New Superintendent Gets to Know Board
Board tells stories of their connection to Mayfield City Schools
If Mayfield City Schools is looking for a theme upon which to base a high school musical, they could do no worse than looking towards Tuesday’s special school board meeting for inspiration.
New Superintendent Dr. Keith Kelly met with all five board members in a “Getting to Know You” session to learn more about the people with whom he will collaborate as a new era begins in the district.
No one sung any bars of that famous chorus from Rodgers and Hammerstein’s “The King and I,” but the communal atmosphere was certainly there for anyone desiring to shatter a glass or two in high tune.
Remembrances of the past and notions of the school district’s future were exchanged warmly between them at the SOM Center Rd. administrative offices, but it was the board members’ sentiments about their connections to the district and each other that transcended discussions of policy.
Board president Sue Groszek tasked her fellow members about a month ago to put together a biographical sketch that discussed their connection with the district and their hopes and fears about its direction.
Each member had a chance to tell anecdotal stores about themselves which left Kelly more enlightened about his fellow school officials.
“I heard the depth of their leadership and the depth of passion and knowledge they have for the school district,” Kelly said. “It gave me a scope of where we want to be and what we want to do for the school district and the community.”
Here are some of the evening tidbits:
Groszek joined the board at the same time as Al Hess 12½ years ago and expressed her appreciation for the friendship she’s had with current board vice president George Hughes.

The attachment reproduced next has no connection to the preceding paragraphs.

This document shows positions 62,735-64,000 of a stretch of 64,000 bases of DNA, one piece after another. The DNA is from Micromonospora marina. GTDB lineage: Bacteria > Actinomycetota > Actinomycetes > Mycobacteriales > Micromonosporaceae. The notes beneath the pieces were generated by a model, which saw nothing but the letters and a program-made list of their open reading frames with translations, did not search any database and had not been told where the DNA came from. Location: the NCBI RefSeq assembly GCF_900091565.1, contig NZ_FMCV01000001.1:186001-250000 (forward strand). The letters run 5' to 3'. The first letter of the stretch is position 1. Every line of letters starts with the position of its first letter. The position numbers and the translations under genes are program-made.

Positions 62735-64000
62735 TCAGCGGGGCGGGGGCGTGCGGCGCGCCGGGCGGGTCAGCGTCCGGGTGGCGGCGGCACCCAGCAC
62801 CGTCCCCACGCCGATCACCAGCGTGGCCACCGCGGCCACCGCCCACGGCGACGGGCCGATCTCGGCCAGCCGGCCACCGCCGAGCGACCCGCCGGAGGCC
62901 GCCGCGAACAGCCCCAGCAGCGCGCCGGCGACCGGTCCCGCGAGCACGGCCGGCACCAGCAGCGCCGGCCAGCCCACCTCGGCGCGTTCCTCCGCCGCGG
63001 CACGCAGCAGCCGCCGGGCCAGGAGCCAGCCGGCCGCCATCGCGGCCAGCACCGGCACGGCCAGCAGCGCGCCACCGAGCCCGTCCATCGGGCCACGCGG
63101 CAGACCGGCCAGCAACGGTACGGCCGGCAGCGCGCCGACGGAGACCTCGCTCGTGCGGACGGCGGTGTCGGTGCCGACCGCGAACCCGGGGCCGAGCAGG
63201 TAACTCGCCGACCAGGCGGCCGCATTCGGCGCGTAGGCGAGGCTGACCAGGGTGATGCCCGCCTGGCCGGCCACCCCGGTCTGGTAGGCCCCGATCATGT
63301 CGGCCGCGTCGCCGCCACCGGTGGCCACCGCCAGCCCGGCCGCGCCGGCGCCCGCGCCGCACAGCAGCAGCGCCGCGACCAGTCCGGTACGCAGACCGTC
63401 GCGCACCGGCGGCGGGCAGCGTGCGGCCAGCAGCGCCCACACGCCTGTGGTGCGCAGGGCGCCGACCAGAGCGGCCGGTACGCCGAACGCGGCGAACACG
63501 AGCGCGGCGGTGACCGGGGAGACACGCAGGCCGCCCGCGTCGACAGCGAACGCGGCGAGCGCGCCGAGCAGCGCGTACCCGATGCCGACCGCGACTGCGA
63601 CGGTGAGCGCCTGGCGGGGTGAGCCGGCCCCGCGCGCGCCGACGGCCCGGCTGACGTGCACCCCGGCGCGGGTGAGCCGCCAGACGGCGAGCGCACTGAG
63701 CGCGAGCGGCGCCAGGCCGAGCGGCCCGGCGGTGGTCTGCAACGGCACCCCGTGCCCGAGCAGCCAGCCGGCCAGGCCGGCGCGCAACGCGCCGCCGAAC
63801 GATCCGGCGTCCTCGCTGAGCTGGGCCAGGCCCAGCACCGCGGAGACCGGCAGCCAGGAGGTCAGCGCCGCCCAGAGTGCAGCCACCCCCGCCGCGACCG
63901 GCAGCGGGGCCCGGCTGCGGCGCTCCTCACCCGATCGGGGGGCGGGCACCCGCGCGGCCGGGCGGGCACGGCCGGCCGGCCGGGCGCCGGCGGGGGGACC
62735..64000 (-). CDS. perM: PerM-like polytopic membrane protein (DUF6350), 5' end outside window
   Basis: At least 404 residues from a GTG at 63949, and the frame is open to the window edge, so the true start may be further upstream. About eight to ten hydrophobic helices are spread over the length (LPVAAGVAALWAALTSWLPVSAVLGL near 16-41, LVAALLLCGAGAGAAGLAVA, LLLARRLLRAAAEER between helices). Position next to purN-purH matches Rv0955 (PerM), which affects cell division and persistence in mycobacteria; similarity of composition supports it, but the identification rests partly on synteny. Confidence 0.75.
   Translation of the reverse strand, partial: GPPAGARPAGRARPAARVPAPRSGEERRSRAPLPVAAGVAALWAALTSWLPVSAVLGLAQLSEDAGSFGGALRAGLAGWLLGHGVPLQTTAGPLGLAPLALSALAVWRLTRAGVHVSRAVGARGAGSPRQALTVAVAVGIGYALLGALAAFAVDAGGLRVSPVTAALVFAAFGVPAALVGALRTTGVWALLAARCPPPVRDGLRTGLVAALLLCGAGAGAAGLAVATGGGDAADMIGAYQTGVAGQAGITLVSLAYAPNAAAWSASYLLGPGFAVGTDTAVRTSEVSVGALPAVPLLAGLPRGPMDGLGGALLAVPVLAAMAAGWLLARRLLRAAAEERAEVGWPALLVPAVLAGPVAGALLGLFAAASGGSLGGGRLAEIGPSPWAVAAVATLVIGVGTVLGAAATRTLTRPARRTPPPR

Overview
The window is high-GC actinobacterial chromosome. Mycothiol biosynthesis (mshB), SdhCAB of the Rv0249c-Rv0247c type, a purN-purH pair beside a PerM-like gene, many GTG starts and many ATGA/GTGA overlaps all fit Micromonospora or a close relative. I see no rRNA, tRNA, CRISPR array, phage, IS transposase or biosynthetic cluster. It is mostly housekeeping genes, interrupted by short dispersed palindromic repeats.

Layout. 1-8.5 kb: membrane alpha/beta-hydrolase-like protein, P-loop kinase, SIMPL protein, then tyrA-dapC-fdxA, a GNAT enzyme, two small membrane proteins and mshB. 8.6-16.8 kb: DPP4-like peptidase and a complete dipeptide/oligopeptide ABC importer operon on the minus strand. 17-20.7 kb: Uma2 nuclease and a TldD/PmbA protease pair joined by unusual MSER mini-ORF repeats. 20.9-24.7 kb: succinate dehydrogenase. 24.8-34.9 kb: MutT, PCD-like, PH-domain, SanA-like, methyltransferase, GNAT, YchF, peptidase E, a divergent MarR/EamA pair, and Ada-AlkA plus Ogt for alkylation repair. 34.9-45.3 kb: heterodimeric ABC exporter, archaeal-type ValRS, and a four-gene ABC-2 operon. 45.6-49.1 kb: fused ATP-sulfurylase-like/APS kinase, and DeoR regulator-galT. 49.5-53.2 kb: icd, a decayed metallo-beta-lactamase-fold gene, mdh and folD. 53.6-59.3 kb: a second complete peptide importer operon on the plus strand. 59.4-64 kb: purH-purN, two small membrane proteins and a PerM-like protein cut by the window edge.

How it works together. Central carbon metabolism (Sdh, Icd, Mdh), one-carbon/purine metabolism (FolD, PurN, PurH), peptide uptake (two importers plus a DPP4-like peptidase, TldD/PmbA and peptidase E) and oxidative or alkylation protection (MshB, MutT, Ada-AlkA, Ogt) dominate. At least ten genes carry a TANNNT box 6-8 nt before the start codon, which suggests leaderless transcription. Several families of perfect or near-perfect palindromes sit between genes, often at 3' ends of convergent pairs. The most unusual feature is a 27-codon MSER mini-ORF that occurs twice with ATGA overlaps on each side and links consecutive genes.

While people often think of her as a Mayfield native, she actually grew up in Shaker Heights. She lived on Lyman Blvd. which is essentially on the border between Beachwood and Shaker Heights.
As a youth, she climbed a willow tree at her home, peered out to see the former Beachwood Board of Education building and had a thought.
“I want to work there someday,” Groszek, 56, said.
And sure enough, she did after earning a bachelor’s degree in elementary education and the education of the hearing impaired and deaf at Michigan State University in 1979.
Carlson graduated from Mayfield High School in 2004 and will teach math at University School in the fall. He has a bachelor’s in math from Case Western and a master’s in library science and information from Kent State and will hopefully acquire a master’s in education in the near future.
“I’m a very analytical person. That’s what I bring to the board, along with my youth,” Carlson said.
Despite his academic credentials, he expressed a desire to adjust certain teaching methods that he believes aren’t effective teaching methods.
"Nobody learns from somebody lecturing for an hour,” Carlson said.
Glynos, 36, graduated from Mayfield High School in 1996 and has worked for Highland Heights as its main mechanic for the last 6½ years. He was three children, aged 1, 2 and 4 at Center Elementary School and two other very young children, one a baby.
Glynos, who bounced around between various school districts in the area throughout his youth, felt his educational experience began to blossom upon entering Mayfield High School.
“I know what the school did for me, and I want that same thing for my kids,” Glynos said.
Hess graduated from Mayfield High School in 1972 and was a member of Millridge Elementary School’s very first, first-grade class. Hess has served on the board for 12½ years and has been Highland Heights assistant service director for the last five years.
Hess, 58, just celebrated his birthday Saturday but decided to visit legendary Maple Heights coach Mike Milkovich. Hess, who wrestled for the Wildcats and was a member of John Carroll’s 1975 national championship team, had many battles against Milkovich’s teams.
“I said, ‘today’s my birthday, but I’m here for you,’ ” he said to Milkovich who let out a few tears upon hearing the sentiment.
Hess’ favorite wrestling move: Fireman’s carry.
Hughes, 78, came to Ohio from New Orleans where he was raised and where he served on the police force for 16 years before coming to Gates Mills to become its police chief from 1973 to 1997. All agreed that Hess summed up much of the night’s sentiments.
“I want what’s best for the kids overall. I’ve been on the board for 15 years, and I really believe I’ve participated in positive change in the district … I want to see the excellence of the district to remain.”